Fay v. Noia, 372 U.S. 391 (1963)

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Author: Justice Clark

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Fay v. Noia, 372 U.S. 391 (1963)

MR. JUSTICE CLARK, dissenting.

I agree fully with and join the opinion of my Brother HARLAN. Beyond question, the federal courts, until today, have had no power to release a prisoner in respondent Noia’s predicament, there being no basis for such power in either the Constitution or the statute. But the Court today, in releasing Noia, makes an "abrupt break" not only with the Constitution and the statute, but also with its past decisions, disrupting the delicate balance of federalism so foremost in the minds of the Founding Fathers and so uniquely important in the field of law enforcement. The short of it is that Noia’s incarceration rests entirely on an adequate and independent state ground -- namely, that he knowingly failed to perfect any appeal from his conviction of murder. While it may be that the Court’s "decision today swings open no prison gates," the Court must admit in all candor that it effectively swings closed the doors of Justice in the face of the State, since it certainly cannot prove its case 20 years after the fact. In view of this unfortunate turn of events, it appears important that we canvass the consequences of today’s action on state law enforcement.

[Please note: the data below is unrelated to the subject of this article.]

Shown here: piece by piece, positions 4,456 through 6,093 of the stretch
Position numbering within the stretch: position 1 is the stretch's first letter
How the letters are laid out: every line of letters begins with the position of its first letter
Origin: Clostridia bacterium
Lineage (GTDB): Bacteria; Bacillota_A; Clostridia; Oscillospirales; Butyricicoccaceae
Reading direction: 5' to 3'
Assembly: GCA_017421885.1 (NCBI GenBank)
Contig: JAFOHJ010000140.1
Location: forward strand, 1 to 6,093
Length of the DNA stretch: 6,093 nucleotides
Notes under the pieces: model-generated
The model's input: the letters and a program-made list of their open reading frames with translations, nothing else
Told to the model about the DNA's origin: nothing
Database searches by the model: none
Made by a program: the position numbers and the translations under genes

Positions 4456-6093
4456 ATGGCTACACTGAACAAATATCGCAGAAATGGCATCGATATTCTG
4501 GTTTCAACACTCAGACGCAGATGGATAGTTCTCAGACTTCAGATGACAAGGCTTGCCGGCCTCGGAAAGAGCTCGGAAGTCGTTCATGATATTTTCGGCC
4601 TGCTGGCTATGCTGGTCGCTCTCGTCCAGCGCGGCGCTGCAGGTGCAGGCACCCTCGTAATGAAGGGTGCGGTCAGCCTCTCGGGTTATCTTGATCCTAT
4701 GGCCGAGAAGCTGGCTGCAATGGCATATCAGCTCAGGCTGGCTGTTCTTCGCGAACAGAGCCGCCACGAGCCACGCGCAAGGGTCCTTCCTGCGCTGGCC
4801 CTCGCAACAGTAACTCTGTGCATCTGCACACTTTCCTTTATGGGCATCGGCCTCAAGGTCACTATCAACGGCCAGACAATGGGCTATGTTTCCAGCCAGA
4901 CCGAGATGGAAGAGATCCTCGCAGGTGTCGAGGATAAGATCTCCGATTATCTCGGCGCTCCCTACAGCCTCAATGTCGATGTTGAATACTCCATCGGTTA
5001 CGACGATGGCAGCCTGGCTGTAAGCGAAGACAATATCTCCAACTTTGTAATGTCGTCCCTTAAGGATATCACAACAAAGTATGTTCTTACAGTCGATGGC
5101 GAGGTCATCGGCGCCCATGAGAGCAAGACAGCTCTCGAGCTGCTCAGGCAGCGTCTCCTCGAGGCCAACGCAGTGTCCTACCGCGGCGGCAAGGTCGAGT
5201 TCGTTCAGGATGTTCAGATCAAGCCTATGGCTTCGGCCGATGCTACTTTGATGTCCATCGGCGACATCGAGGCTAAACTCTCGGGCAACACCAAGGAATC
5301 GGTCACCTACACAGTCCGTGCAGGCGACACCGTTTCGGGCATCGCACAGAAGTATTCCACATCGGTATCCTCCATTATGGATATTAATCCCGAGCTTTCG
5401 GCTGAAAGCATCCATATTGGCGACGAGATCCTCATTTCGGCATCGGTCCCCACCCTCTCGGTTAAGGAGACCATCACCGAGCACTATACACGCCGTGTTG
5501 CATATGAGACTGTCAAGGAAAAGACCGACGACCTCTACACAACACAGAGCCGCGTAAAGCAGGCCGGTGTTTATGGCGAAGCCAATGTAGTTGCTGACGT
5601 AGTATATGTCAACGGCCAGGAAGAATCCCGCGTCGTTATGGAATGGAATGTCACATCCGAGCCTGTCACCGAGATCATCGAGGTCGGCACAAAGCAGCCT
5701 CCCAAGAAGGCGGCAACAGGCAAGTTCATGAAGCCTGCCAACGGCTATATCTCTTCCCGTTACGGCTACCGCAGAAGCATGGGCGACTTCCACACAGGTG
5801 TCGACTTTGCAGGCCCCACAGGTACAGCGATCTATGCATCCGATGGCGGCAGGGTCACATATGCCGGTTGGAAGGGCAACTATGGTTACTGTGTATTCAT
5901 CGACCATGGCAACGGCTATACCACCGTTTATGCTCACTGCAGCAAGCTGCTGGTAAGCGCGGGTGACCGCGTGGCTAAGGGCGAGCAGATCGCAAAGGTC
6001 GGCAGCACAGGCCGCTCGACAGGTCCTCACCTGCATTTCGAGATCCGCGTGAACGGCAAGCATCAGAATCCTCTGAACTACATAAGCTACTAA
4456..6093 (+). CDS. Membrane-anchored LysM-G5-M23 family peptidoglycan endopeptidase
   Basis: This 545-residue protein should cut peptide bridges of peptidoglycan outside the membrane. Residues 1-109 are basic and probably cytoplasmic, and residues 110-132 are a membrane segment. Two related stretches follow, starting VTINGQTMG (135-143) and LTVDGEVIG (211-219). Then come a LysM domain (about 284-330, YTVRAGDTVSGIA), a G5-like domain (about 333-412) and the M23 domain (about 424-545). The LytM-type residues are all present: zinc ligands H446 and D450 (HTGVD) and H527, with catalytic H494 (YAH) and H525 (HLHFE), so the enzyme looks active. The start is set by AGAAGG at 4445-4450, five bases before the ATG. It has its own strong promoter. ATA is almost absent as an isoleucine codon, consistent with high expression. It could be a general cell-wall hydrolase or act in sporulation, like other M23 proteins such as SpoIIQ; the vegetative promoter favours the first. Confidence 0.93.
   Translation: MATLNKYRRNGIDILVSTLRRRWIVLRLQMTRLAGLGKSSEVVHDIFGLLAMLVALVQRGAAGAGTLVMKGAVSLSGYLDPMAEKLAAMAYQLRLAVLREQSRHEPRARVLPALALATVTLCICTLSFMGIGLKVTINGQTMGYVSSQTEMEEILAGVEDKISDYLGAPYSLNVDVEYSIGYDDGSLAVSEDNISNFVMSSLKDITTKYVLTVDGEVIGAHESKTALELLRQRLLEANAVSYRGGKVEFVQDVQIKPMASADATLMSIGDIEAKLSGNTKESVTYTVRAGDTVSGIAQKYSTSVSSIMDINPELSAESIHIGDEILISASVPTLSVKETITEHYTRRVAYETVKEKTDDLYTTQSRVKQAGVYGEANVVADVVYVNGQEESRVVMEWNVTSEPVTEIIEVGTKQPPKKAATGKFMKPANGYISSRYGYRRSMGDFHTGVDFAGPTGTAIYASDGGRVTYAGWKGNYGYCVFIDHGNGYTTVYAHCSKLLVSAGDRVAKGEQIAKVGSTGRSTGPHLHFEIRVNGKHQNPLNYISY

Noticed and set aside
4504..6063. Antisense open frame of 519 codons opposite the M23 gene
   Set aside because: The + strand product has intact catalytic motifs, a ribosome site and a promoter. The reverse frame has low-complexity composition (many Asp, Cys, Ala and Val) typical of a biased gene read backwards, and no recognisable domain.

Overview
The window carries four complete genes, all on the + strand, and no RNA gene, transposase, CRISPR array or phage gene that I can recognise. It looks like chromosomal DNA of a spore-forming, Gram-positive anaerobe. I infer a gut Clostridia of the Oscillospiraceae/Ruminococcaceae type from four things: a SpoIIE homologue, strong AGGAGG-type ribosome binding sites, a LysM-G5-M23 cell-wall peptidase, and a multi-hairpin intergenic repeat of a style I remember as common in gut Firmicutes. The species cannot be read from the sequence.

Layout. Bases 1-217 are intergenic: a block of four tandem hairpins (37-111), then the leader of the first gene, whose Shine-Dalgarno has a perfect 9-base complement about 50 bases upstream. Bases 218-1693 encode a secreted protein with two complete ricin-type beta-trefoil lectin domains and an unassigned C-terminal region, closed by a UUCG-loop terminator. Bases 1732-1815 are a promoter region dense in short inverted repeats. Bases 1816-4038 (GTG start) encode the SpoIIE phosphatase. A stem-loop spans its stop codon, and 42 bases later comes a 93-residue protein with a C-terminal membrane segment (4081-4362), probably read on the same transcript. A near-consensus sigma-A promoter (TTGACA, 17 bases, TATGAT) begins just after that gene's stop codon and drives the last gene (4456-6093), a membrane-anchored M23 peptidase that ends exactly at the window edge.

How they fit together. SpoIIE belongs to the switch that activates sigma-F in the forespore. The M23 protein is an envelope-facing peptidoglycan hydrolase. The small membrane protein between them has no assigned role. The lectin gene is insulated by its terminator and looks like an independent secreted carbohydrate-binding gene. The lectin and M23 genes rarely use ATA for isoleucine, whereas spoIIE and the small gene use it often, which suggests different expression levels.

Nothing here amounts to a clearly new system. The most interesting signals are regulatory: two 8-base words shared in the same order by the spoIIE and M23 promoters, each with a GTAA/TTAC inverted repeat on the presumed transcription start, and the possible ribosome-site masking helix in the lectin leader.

First, there can be no question but that a rash of new applications from state prisoners will pour into the federal courts, and 98% of them will be frivolous, if history is any guide.{1} This influx will necessarily have an adverse effect upon the disposition of meritorious applications, for, as my Brother Jackson said, they will

be buried in a flood of worthless ones. He who must search a haystack for a needle is likely to end up with the attitude that the needle is not worth the search.

Brown v. Allen, 344 U.S. 443, 537 (1953) (concurring opinion). In fact, the courts are already swamped with applications which cannot, because of sheer numbers, be given more than cursory attention.{2}